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Malting Barley Seminar

Farmers from across the country attended the National Malting Barley Seminar organised by Teagasc in the Springhill Hotel, Kilkenny, yesterday, Monday 22 February.

The seminar was held against the backdrop of depressed grain prices and low financial margins for the sector. However, Seamus O Hara of the Carlow Brewing Company (O’Hara’s Craft Beers) addressed the conference and outlined a more positive story for the craft beer industry in Ireland. Seamus, Chairperson of the Independent Craft Brewers of Ireland Association (ICBI), put in context the craft beer outputs in Ireland each year. “Craft breweries are a growing business, but still relatively small at between 1.5 per cent and 2 per cent of the overall beer market in Ireland”. Seamus went on to say “With the right momentum there is a potential to grow this to 10% of the market.”

Farmers also heard from a number of speakers on the technical side of growing malting barley. Seamus Kearney, from the Department of Agriculture, Food and the marine (DAFM) variety testing, outlined the characteristics of the major barley varieties and gave an insight into what growers could expect from some of the newer varieties.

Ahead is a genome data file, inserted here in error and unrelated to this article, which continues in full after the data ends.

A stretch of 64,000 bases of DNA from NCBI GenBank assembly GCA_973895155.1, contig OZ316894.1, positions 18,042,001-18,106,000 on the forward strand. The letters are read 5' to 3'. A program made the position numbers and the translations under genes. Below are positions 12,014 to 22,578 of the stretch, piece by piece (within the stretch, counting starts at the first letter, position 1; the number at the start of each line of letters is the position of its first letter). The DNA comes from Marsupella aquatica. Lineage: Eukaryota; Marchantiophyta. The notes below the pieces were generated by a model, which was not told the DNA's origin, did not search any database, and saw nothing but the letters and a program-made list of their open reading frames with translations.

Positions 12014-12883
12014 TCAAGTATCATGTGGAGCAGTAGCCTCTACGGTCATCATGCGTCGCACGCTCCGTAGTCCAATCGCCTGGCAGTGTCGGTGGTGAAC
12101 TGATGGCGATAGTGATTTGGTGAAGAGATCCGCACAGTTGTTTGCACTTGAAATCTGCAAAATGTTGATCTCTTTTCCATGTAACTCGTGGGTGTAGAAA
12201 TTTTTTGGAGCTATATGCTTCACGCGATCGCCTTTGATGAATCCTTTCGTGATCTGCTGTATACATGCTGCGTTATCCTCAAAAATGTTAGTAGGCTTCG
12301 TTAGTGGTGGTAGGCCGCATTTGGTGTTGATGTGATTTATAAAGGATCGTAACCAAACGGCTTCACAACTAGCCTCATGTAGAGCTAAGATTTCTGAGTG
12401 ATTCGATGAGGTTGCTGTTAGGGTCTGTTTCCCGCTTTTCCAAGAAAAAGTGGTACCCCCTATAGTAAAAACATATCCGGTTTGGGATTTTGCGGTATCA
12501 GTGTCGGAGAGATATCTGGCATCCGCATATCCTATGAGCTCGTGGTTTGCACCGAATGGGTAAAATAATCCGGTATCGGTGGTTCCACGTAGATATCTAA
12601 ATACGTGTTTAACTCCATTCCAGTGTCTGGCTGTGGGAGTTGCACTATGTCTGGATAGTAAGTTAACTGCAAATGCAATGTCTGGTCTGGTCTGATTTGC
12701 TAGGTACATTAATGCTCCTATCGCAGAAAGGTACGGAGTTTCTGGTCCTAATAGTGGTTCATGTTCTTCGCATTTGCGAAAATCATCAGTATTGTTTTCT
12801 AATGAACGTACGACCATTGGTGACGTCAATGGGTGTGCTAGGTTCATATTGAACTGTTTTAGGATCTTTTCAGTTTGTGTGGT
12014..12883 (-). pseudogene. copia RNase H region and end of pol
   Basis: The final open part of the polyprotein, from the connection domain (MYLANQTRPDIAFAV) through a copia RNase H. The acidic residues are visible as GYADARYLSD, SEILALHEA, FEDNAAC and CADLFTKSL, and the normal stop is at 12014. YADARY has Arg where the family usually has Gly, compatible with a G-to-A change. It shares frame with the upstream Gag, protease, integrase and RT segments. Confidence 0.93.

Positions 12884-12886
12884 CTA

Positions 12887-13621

Ciaran Hickey, Teagasc Business and Technology Tillage adviser, outlined the importance of getting the foundations of the crop correct. Areas such as, a good seed bed, base fertiliser and a targeted seed rate for the conditions are of critical importance to achieve high yield. “Growers need to establish a high shoot number to achieve high grain numbers which in turn lead to high yield,” said Ciaran. “Top growers will ensure adequate early nutrition and disease control to maintain all shoots there until harvest,” he added.

The seminar got an in-depth review of fungicide trials and the best strategies to implement in 2016 from Liz Glynn, Teagasc crops researcher. “Growers will get the best returns from two fungicide applications at tillering and at awns peeping,” said Liz. “Spending roughly equal amounts on fungicides at each timing has shown to be the best strategy for low disease through the season and high return,” according to Liz.

“Discussion Groups are an excellent way of improving profits on tillage farms,” according to Phelim McDonald, Teagasc Business and Technology Tillage advisor. Research from Teagasc discussion groups show, group members (dairy and drystock) show higher returns than farmers who are not members of a group. “The combined knowledge of discussion group members help to integrate proven research more successfully onto farms thereby improving returns,” he added.

Teagasc will hold regular crop walks through the season to further update malting barley growers.